An MGH-based nurse and physician team recently traveled to the Bint Al-Huda Maternity and Child Teaching Hospital in Nasiriyah to brainstorm solutions for the large number of maternal and neonatal fatalities in the region.
Teaching in turmoil
LIFESAVING LESSON: An Iraqi medical team learns new resuscitation techniques for newborn care.
The health care system in Iraq, previously among the best in the Middle East, has been severely weakened over the last couple of decades because of spending cuts under the former Saddam Hussein regime. These cutbacks have particularly devastated the southern region, which now has some of the worst health conditions in the country.
One group working to improve these conditions is the International Children’s Heart Foundation (ICHF), which performs heart-saving surgeries on children with congenital defects. In conjunction with the organization’s outreach programs to improve overall health care for women and children in impoverished countries, an MGH-based nurse and physician team recently traveled to the Bint Al-Huda Maternity and Child Teaching Hospital in Nasiriyah to brainstorm solutions for the large number of maternal and neonatal fatalities in the region.
Mimi Pomerleau, NP, of the MGH Institute of Health Professions, and Brett Nelson, MD, MPH, global health faculty in the Department of Pediatrics and the Department of Emergency Medicine, spent a week at Bint Al-Huda earlier this month observing the hospital’s current maternal and newborn health care services. “Brett and Mimi have the ‘on the ground thinking’ and passion that is critical in reversing this horrible situation,” says William Novick, MD, ICHF founder.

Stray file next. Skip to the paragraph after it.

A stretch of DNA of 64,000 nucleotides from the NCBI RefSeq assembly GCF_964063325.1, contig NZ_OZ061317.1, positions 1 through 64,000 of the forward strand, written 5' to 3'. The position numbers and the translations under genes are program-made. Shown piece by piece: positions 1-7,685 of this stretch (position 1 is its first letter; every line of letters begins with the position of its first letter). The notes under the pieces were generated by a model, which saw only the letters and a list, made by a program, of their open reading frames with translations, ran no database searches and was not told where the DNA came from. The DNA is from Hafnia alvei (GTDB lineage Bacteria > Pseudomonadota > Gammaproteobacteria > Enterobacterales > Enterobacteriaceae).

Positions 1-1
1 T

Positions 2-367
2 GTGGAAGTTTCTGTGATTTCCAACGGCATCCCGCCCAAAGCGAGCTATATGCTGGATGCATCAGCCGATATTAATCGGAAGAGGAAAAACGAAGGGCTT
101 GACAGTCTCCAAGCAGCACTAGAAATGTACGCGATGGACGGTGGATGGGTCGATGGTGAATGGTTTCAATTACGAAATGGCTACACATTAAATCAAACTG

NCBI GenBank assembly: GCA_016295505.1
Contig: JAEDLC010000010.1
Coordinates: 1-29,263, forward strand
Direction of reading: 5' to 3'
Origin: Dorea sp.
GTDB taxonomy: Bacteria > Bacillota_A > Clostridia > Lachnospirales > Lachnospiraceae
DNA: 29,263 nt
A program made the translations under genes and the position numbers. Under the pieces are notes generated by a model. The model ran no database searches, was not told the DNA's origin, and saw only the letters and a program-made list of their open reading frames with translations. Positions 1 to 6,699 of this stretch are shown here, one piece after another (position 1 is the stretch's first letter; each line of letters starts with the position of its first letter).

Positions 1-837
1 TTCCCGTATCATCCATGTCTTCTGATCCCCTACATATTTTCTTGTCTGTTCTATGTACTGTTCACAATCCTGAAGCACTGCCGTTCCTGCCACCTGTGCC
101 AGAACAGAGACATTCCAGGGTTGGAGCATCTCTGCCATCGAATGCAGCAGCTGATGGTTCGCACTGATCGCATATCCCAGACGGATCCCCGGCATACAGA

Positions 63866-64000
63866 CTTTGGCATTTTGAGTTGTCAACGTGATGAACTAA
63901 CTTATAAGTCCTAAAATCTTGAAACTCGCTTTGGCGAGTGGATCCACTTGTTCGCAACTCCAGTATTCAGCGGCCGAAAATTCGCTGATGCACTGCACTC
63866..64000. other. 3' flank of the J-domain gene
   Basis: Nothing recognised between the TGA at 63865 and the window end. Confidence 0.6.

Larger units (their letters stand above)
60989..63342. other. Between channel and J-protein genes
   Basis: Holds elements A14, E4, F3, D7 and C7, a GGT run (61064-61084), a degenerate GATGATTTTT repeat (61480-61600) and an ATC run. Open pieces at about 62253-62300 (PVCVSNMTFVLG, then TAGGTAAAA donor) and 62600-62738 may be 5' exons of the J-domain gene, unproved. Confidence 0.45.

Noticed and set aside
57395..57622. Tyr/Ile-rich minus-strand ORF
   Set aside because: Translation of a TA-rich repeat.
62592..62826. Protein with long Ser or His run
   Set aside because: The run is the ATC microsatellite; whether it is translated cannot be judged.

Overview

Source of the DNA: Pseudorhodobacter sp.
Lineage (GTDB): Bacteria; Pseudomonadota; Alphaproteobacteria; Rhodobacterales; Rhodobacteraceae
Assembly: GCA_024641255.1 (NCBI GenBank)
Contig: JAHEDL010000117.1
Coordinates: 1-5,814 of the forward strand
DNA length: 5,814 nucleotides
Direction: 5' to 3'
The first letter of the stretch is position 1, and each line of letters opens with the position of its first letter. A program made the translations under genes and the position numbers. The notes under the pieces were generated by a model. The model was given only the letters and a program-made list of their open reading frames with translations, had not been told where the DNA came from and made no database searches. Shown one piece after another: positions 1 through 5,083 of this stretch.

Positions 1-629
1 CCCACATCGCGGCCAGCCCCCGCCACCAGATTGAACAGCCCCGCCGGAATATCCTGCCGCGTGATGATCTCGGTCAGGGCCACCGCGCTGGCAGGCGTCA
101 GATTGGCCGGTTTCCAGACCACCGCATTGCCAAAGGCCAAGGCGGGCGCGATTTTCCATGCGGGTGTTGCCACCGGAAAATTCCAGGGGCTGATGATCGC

During their stay at Bint Al-Huda, Nelson and Pomerleau interviewed clinicians and administrators, coordinated small-group educational discussions and observed maternal and newborn care. “My goal as a nurse is to improve the health of women and their newborns,” Pomerleau says. “It shouldn’t matter where you live; every mother and baby deserves good care.”
Among the greatest difficulties, Pomerleau says, is the hospital’s lack of formal training. “They have the resources, but their problem is their education system. Brett did a mini education session and the next day – with a little bit of encouragement – nurses and physicians were changing their techniques. It gave us hope.”
Though Nelson has worked in dozens of resource-limited countries worldwide, this was his first visit to Iraq. He says the trip highlights the MGH’s dedication to improving health care not just locally, but on a global scale. “One of MGH’s founders said it best, ‘When in distress, every man becomes our neighbor,’ and certainly the individuals in Iraq have clear need. It was a wonderful opportunity and honor to work with them and learn more about their needs.”
SUPPORTING STAFF: Nelson and Pomerleau, far right, with labor physicians at Bint Al-Huda Maternity and Child Teaching Hospital.
With the ICHF’s support, Nelson and Pomerleau’s findings will be submitted to the Iraqi Regional Healthcare Directorate in an effort to implement new training, better clinical care and equipment at Bint Al-Huda. “Our trip with the ICHF speaks to who works here at MGH – people that care,” Pomerleau says. “Our hope is that we can advocate and build interest in newborn and nursing care in developing countries around the world.”
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